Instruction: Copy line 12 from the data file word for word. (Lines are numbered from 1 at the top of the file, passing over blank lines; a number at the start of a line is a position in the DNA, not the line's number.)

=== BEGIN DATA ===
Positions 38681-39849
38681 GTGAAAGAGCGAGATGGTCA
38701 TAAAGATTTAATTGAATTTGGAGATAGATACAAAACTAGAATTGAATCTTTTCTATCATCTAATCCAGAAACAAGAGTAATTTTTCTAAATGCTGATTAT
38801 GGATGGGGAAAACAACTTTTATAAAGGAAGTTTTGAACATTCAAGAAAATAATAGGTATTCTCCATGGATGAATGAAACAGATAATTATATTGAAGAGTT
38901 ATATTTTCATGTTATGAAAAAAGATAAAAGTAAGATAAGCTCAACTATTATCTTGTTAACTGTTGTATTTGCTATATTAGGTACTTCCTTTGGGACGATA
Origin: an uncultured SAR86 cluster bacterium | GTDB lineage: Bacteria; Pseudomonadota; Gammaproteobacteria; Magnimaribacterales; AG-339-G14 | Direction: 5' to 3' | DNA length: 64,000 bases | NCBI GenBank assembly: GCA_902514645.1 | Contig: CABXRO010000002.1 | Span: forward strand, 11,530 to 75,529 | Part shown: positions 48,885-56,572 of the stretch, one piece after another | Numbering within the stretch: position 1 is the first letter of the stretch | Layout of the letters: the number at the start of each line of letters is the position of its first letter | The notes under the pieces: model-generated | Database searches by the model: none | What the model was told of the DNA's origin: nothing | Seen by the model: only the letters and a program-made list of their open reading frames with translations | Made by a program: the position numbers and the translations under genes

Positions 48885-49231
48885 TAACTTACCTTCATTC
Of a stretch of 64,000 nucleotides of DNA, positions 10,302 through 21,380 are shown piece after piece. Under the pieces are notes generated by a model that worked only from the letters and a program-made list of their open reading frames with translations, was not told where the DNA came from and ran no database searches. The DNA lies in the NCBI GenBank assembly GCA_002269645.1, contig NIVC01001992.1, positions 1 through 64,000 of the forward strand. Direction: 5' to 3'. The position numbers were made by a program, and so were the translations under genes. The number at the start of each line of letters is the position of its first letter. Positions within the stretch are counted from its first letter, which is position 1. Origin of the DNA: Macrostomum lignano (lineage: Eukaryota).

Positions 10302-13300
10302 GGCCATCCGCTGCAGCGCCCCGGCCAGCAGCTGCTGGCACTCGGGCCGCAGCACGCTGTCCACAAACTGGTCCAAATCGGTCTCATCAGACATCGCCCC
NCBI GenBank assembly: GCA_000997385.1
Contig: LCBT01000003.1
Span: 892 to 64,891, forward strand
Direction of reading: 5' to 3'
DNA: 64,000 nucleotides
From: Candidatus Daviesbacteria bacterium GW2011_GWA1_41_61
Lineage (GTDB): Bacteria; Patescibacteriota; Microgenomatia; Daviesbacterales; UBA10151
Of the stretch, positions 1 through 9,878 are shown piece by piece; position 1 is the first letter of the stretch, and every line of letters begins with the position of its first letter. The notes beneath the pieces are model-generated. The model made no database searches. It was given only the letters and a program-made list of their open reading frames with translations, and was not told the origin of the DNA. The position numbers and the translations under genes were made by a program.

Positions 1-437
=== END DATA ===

NCBI GenBank assembly: GCA_000997385.1